Dopamine neuron research leads to revolutionary new treatment for Parkinson’s

After years of research, Macrobian Biotech is developing new medicines under the leadership of UvA professor Marten Smidt. Smidt thinks that these drugs will finally be able to really combat Parkinson’s and similar neurological disorders.

Could you briefly tell us about the work you do at the UvA and at Macrobian Biotech?

I was research director of the Swammerdam Institute for Life Sciences for six years. In 2017 I also started the company Macrobian Biotech. We had made a number of inventions during our fundamental work. I’ve been working on dopamine neurons for twenty-five years, so I know quite a lot about the molecular programming of those types of neurons. You lose them with Parkinson’s disease and they are involved in many other psychiatric disorders. Based on the knowledge of that cell, we have formulated a number of new ideas for medication. We have recorded this in a series of patents. In order to further develop this towards medication, we then set up a spin-off together with the UvA holding. We are now looking for a relatively large investor to bring the new medication into the clinic. Our major target is Parkinson’s.

Theoretically, we can translate everything we do for Parkinson’s one-on-one into other disorders, such as schizophrenia, ADHD, et cetera; it’s all on the same page. But for clarity and focus, we have said: the focus is Parkinson’s, because there is no good medication for that yet. So it is imperative for an improved alternative to emerge.

Have there been any recent breakthroughs in your field that are relevant to this work?

One recent breakthrough is in technology: single-cell transcriptonics. That is really a breakthrough, because we can now determine from one cell what is in it and what function that cell has. That has provided a lot of insight into what exactly is going on in a cell. Also because you can now compare that exactly, for example with animal or cell models, so that you can really see what you are doing. And it helps us understand why humans are different from, for example, mice and other animals. That is essential when it comes to medication development. A lot of medication development fails during the stage of human trials. Before that, everything seems to be working fine: a new medication is tested on animals and it works. And then the question arises: does it work on humans? Until recently, I couldn’t provide a good answer to that.

So single-cell transcriptonics has opened up the field tremendously. And there aren’t a lot of people who know and can do that, but I’m in the middle of it. I also know exactly what to do because I’ve been working in it for twenty years, that helps. This breakthrough represents a significant and momentous advancement in our level of understanding.

It’s like going from a map to a direct view of a landscape.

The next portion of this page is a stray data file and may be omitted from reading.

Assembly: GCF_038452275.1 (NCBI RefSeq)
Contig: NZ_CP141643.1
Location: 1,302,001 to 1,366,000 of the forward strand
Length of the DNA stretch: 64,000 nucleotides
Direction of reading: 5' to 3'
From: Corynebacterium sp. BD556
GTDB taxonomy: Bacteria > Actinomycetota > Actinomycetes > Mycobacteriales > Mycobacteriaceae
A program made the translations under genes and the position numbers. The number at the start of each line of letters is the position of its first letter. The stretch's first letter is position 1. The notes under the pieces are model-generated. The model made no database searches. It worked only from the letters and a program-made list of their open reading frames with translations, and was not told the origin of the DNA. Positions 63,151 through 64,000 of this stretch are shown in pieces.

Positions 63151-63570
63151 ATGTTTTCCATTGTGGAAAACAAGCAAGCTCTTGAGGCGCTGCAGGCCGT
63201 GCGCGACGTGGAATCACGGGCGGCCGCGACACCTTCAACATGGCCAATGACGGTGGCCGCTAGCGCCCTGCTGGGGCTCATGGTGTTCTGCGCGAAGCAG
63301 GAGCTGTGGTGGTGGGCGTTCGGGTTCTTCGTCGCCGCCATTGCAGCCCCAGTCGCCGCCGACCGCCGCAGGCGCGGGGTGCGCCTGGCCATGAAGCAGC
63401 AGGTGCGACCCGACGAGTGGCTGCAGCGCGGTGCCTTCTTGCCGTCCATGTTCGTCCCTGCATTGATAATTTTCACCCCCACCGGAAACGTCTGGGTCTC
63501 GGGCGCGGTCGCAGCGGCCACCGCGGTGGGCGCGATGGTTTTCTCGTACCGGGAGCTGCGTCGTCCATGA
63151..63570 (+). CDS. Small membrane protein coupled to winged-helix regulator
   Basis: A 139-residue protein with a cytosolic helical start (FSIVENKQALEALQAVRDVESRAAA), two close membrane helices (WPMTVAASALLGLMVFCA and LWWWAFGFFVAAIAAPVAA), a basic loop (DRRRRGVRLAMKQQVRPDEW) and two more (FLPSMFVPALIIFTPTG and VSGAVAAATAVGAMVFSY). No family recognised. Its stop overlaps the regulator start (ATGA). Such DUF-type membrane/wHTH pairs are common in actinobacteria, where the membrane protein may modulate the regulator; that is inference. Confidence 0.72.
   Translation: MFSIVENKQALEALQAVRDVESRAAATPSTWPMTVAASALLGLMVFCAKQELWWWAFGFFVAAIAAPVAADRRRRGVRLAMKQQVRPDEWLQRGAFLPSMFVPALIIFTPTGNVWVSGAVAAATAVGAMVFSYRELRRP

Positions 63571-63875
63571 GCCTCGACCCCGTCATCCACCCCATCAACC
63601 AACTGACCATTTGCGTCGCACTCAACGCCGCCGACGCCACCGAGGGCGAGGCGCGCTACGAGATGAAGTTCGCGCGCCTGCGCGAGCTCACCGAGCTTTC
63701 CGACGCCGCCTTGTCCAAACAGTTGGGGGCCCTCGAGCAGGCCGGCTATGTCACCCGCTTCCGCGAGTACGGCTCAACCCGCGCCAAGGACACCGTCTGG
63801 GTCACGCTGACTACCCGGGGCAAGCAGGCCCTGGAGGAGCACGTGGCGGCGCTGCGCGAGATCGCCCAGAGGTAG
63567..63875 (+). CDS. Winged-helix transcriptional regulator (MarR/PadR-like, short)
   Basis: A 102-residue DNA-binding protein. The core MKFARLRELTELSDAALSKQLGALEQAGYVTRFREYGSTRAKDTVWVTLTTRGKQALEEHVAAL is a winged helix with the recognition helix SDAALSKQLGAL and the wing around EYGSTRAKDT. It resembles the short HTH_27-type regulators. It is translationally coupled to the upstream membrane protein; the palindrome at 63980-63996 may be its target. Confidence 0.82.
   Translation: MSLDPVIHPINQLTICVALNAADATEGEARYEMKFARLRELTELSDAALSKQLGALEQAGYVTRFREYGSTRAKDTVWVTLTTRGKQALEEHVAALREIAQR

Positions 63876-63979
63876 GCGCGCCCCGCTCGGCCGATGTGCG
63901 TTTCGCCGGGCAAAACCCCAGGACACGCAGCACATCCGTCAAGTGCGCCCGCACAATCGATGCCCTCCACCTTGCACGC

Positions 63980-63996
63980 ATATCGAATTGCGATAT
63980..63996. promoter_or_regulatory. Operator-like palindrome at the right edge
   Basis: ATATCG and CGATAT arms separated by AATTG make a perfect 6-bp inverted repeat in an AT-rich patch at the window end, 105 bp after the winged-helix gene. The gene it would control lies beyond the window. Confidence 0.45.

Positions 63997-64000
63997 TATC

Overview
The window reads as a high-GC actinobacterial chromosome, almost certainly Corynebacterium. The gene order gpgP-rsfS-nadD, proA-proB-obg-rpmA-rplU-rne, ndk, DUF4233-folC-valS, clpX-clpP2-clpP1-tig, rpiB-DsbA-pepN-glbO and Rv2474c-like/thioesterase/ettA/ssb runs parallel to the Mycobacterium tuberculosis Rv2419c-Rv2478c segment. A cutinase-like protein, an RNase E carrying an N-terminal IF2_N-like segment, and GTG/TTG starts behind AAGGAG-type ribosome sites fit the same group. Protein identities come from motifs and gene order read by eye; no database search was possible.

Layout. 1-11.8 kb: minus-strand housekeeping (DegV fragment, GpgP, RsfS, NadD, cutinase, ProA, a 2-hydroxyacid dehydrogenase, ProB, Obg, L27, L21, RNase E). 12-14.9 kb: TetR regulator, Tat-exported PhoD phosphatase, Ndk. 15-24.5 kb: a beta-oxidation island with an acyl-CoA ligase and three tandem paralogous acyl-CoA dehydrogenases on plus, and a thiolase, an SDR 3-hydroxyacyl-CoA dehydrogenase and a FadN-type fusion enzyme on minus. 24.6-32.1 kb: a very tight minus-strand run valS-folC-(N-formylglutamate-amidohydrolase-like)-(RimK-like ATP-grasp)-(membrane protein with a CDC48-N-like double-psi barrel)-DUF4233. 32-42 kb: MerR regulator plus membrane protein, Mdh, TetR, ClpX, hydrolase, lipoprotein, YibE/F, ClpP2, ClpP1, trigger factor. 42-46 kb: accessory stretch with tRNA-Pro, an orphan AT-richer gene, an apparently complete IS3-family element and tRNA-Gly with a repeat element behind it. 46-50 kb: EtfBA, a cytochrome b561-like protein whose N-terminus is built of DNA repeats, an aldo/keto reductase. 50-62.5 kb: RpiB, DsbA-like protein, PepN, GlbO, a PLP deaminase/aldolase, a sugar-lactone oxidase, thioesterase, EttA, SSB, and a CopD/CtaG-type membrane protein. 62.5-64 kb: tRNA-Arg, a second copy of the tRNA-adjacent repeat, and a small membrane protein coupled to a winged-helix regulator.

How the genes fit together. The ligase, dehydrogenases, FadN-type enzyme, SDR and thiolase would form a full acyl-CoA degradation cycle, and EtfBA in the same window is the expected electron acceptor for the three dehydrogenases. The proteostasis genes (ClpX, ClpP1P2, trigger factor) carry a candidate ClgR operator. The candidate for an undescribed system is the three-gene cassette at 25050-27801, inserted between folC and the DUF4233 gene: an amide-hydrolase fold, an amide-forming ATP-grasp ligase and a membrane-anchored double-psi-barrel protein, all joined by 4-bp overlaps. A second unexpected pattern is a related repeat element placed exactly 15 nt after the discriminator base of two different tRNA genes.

Yes, it is. Precise.

What does your collaboration from Macrobian Biotech look like with other parties at the Amsterdam Science Park? For example, do you share knowledge with knowledge institutions?

Here at the UvA, of course, certainly. The researchers of my company are also part of my research group, and that’s also nice, then there is a lot of crosstalk. To be honest, that is also the power of having a spin-off in the university: you continuously have a flow of information from a fairly fundamental research group, where, if you have an eye for valorisation, you can discover a lot of opportunities.  What I find truly remarkable about this profession is the ability to integrate various roles and functions. Once you are prompted to explore those possibilities, you begin to envision an ever-expanding array of opportunities. It broadens your perspective, enabling you to swiftly translate fundamental inventions into practical applications.

Do you also work with other companies?

I am now looking for cooperation with pharma companies and I am looking for investors, either from the pharma or from a general investment angle. But in that early development that we are in, where intellectual property is essential, you are still fairly on your own.

Do you think that cooperation is still coming?

Our approach is rather distinctive, making it challenging to simply approach another company for assistance. They have no idea. However, during the course of medication development, collaboration becomes essential, particularly when considering drug delivery to patients. In such cases, it is crucial to seek out companies with expertise in this area, some of which may have already accomplished the entire production process. This enables seamless integration. Without a doubt, we will actively pursue collaboration with chemists to ultimately outsource the production of such a drug.

What do you think the ecosystem at Amsterdam Science Park has to offer companies like Macrobian Biotech?

The good thing about the Science Park is that you have a lot of specific know-how and drive around you. I think that’s really cool here. The connection with a strong university partner, such as the UvA, is worth a lot. There is no doubt about that for me.

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